August 21, 2014

Medina
Partly sunny
72°F

Stepping forward

The sign of great players in any sport is not how many points they score or how many goals they put in the net.

It’s the impact they have on the game and the willingness to do whatever it takes for the good of the team.

That’s why, when Medina’s Paige Maxwell was asked to move from her center midfield position to sweeper by coach Scott Simpson, the senior did so for the good of the Bees.

Ultimately, her ability to adjust and still make her presence known earned her The Gazette’s MVP award in girls soccer.


“(Simpson) told me before the season (of the move) and I’m comfortable back there,” Maxwell said. “Plus, it was for the team. Initially it was difficult, but I had no problem doing it for the team.”

That impressed Simpson before Medina even played a game.

“I don’t think she was extremely thrilled about it,” Simpson said. “She’s played forward or midfield for a huge part of her life, then to do this.

“But overall, when you watched us play, you said that player made a difference.”

Maxwell just had to change the way she made a difference for the always-powerful Bees.

Instead of scoring goals and controlling the ball up front, the 5-foot-9 Maxwell controlled the game from the center back position.

Combine that strong soccer sense with her ability to lead her teammates and Simpson thought it was an easy decision to move the four-time All-Ohio selection.

“She organizes the team so well … it just made so much sense to put her in the best place to organize it,” the veteran coach said. “That impact on the game and that organization were huge. She was always encouraging people.”

That leadership helped Medina’s backline record 10 shutouts and allow just 10 goals in 17 games. The squad also was ranked in the state’s top 10 for the majority of the season and recorded wins over Cuyahoga Falls Walsh Jesuit and Solon.

And Maxwell knew what her role was from the first day of practice.

“Communication, keeping the team pumped and constructive criticism … that’s what my main purpose was,” she said. “I tried to keep most of the emotions in check.”

Not only was she able to keep the backline on the same page, Maxwell’s tall frame and athleticism made opposing forwards think twice about how they approached their attack.

“She is such a dominant soccer player and is an incredible athlete,” Massillon Jackson coach Frank Gagliardi said. “Whenever we played Medina, we felt we had to make two passes, one to get her out of place and the other to give our players space to find some area to work with.”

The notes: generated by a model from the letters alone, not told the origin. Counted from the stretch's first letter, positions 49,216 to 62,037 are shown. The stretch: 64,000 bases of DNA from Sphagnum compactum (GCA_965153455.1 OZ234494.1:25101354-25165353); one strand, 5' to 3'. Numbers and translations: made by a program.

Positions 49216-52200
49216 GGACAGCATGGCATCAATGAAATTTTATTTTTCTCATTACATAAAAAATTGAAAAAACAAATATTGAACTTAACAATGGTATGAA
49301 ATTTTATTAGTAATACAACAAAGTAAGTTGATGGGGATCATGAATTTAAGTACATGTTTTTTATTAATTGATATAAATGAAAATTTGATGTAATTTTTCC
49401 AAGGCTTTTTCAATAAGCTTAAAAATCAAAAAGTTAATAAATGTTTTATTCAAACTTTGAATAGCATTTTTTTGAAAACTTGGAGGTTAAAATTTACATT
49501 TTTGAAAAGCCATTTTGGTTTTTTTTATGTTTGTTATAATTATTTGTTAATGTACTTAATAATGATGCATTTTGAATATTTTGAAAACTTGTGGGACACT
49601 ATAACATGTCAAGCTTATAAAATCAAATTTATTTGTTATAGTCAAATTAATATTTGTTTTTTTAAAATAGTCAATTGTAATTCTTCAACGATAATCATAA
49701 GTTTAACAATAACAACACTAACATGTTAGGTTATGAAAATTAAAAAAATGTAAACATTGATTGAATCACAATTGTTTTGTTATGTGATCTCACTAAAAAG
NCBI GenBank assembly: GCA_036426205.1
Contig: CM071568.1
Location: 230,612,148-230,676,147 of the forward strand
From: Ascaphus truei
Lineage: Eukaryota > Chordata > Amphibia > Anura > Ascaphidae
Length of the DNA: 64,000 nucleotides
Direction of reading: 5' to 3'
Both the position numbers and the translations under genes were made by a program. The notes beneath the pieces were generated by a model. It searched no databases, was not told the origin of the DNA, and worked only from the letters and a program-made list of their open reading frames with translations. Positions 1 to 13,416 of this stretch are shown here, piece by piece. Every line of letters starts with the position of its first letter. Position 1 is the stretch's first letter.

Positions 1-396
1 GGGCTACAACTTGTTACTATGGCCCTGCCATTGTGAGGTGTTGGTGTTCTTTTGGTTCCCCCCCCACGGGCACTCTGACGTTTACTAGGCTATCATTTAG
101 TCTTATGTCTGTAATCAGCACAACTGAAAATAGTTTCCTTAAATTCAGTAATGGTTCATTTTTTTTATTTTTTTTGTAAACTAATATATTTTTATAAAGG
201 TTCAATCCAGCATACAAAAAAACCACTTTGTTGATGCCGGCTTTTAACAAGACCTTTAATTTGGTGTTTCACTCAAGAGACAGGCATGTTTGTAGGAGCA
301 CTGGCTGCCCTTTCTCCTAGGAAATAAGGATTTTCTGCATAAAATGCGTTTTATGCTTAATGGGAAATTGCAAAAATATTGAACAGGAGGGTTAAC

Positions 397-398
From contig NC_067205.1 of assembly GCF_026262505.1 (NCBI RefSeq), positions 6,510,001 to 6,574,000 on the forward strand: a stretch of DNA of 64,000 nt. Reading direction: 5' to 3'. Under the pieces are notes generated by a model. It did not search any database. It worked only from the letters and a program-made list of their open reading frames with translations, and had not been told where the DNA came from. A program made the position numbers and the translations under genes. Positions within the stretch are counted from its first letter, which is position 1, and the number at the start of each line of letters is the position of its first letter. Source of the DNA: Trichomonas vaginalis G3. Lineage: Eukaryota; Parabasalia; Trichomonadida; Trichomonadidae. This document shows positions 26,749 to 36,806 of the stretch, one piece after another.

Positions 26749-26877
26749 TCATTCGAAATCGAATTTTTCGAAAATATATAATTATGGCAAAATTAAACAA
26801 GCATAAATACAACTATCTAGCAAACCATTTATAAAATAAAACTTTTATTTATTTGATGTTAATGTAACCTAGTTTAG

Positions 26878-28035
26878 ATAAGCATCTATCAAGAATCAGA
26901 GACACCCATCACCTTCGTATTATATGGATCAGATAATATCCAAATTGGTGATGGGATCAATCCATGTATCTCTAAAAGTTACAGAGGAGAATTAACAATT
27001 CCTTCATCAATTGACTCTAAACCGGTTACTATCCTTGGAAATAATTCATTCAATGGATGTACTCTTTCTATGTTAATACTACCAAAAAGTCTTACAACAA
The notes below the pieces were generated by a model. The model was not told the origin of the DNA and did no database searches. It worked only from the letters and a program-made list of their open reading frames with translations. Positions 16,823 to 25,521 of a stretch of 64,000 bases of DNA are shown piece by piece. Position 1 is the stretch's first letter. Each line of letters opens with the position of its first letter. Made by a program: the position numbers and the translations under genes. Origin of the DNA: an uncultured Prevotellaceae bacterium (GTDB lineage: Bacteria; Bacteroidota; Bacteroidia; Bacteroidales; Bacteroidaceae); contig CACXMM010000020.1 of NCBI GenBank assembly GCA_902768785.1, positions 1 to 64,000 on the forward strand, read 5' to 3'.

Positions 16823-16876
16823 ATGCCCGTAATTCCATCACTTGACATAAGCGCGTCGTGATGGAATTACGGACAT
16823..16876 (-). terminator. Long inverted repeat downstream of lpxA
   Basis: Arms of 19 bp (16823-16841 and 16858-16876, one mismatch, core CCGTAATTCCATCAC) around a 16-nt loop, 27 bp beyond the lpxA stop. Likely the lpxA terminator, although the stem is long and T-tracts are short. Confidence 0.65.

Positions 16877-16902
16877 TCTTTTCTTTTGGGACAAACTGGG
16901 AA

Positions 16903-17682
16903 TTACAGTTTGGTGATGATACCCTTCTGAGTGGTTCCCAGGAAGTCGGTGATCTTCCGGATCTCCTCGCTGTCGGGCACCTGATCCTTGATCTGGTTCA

Added Simpson: “She’s a phenomenal athlete, if not the best at the school. She goes unchallenged against almost anybody.”

Don’t think because Maxwell was stuck in the back, she wasn’t going to score goals.

The 18-year-old, who earned a scholarship to Ohio State when playing up front for Medina, still was able to score the only way she knew how — with her athleticism.

When the Bees were faced with a corner kick or restart, Maxwell would come up and make teams pay.

“On corner kicks and set plays, things in the air like that are my strong suit and what I love to do,” she said.

Maxwell, who found the back of the net seven times and dished out five assists this fall, did get opportunities to play at her familiar center mid position when Medina needed a goal or a kick-start to its offense late in a match.

Combine that with the opportunities to score from the back and teams had to account for her wherever she was on the pitch.

Take the Bees’ Brunswick Division I Sectional final win over Cloverleaf, for example.

After the Colts took a 1-0 second-half lead, Maxwell was moved up to midfield. Shortly thereafter, she kicked home a cross from teammate Lauren Burke to tie the game and give the team a chance to win, which the Bees did in a shootout.

Her abilities have not only secured her a spot as a Buckeye next fall, they have given her an opportunity to play at the national level.

This January, Maxwell will go to Ventura, Calif., to play in front of national coaches. Her play has already placed her in a national pool ready for a call-up to practice with the national team.

“She understands certain aspects of the game — restarts, corner kicks — and she comes up front not being marked,” Simpson said. “Her ability to score that way was amazing. Players that are athletes can get to balls served in the air and they’re more dangerous to account for.

“That was part of the thinking. We had the best chance to win when she was back there.”

About Liz Sheaffer